a.   accumulator: The accumulated/reduced value from the previous iteration

b.   current value: The array value for this iteration

c.   index (optional): The array value for the particular iteration

d.   array (optional): The array that the reduce method is being called on

2.   (Optional) A reference object that will be accessible via this inside of the reduce function.

Here is an example of the reduce function:

For more information on the reduce method take a look at the documentation.

The from Method

The from method creates a new array from an array or from an iterable object such as a string. That may not sound super useful, but it can simplify some common tasks like string manipulation or modifying all elements in an array in the same way.

The from method takes in three parameters: 

1.   An array or other iterable item

2.   A callback function that will be called on each iteration. This function returns a new value or object for each element in your array. Each callback function has the same value, index, and array parameters as the forEach method.

3.   (Optional) A reference object that will be accessible via this inside of the from function.

Here is an example of the Array.from function:

For more information on the reduce method take a look at the documentation.

Array Destructuring

Array destructuring is an operation that involves pulling out values from arrays at specific indexes with a special syntax. What makes this syntax special is that there are no explicit function calls involved. I’ll let the code examples speak for themselves.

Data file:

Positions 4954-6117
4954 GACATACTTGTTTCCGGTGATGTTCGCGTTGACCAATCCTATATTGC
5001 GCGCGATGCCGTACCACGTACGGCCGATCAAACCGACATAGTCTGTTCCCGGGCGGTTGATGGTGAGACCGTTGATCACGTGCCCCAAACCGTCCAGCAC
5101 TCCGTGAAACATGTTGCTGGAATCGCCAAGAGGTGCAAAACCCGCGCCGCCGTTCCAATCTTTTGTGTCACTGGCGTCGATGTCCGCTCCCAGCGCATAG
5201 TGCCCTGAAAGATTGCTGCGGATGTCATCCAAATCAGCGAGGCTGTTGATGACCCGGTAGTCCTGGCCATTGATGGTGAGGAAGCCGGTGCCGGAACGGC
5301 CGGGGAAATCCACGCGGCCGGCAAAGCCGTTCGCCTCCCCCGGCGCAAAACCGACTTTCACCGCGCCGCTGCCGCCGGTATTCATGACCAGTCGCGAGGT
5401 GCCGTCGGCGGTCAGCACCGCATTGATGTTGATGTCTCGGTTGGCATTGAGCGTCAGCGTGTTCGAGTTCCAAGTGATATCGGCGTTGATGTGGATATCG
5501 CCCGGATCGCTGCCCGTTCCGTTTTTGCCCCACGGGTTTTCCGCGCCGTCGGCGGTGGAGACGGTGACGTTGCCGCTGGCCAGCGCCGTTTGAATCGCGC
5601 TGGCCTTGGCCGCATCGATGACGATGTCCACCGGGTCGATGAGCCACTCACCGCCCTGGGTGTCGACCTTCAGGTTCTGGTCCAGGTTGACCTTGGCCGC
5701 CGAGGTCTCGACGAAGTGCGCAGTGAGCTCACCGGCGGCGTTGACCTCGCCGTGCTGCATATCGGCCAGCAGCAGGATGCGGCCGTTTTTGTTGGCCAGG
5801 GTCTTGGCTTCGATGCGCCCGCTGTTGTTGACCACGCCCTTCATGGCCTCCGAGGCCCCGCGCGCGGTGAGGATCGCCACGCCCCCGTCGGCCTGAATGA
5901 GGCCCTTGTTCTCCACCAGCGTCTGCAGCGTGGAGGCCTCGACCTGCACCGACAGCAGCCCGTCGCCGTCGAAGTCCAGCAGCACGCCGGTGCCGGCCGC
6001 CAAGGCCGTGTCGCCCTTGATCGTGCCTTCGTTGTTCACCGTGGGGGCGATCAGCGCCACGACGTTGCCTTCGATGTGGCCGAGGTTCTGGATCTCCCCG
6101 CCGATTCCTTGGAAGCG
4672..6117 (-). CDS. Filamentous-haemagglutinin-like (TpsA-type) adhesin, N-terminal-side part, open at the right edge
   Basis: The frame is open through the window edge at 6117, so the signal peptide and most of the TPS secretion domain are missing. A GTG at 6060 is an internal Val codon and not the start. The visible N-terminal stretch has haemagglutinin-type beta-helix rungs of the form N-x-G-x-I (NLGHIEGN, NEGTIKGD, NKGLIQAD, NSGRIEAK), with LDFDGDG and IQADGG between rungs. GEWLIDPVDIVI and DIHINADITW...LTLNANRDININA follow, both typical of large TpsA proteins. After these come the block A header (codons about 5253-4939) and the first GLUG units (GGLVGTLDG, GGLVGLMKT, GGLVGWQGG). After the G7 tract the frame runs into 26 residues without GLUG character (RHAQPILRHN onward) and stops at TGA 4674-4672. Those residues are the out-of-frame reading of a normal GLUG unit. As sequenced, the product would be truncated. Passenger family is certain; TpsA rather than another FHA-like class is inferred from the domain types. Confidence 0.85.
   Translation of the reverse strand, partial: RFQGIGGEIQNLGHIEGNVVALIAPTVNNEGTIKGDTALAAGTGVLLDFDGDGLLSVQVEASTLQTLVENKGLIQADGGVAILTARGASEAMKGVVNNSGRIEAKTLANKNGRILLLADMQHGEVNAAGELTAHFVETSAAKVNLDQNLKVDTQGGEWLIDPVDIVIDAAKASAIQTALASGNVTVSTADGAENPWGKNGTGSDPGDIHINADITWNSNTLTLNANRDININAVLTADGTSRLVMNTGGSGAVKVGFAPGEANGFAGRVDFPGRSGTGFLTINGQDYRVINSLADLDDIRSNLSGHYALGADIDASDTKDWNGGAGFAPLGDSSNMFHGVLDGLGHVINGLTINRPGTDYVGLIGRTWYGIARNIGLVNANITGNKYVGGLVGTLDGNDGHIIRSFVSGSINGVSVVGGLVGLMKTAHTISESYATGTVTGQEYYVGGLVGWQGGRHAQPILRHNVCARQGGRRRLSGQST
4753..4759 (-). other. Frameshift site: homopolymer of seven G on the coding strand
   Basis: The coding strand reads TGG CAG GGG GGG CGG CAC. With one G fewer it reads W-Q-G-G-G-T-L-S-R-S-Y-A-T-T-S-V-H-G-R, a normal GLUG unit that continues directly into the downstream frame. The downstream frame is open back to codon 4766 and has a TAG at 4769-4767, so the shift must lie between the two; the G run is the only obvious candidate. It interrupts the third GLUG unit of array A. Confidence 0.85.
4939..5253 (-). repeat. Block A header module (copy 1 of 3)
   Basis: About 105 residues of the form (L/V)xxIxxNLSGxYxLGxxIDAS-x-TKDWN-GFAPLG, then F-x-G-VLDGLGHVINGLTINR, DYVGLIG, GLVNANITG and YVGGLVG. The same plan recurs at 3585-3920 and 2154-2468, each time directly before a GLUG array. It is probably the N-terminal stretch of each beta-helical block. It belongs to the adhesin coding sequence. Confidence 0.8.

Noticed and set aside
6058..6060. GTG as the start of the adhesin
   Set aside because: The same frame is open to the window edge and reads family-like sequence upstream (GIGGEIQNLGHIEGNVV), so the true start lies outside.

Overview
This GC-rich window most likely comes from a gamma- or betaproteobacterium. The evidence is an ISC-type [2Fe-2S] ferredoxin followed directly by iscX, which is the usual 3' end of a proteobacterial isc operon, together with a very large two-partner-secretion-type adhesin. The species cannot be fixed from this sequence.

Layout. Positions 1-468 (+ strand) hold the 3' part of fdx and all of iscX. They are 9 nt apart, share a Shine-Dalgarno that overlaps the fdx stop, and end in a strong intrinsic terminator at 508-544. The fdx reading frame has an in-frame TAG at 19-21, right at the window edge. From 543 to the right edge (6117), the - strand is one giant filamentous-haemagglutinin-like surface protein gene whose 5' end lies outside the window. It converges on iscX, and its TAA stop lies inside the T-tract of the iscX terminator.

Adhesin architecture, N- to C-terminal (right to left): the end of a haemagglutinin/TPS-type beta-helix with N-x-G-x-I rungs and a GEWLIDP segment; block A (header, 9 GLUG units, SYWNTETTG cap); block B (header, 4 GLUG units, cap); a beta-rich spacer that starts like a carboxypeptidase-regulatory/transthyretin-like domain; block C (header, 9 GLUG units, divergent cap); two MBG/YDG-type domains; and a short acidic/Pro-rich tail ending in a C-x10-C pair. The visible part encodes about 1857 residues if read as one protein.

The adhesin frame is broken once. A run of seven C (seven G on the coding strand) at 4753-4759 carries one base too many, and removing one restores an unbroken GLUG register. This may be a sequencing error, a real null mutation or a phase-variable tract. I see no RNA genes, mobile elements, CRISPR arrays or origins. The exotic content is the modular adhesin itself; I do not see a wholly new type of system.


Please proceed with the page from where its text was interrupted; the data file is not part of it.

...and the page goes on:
One of the biggest advantages to this method is that if you already know the order and format of some array, you can pull out and assign these items in their own variable in one line of code. Neat, huh?

Object Destructuring

Object destructuring is similar to array destructuring, in fact the syntax is nearly identical! The code will also be speaking for itself on this one…

All of these operators should make working with arrays and objects much easier. Once you get used to the syntax, you’ll wonder how we ever got by with simple for loops. If you’re looking for even more useful operators, I would suggest looking at the fill, reduceRight, and some methods. If you found this post useful be sure to share it with your developer friends. If you have feedback or any cool array operator examples be sure to leave a comment!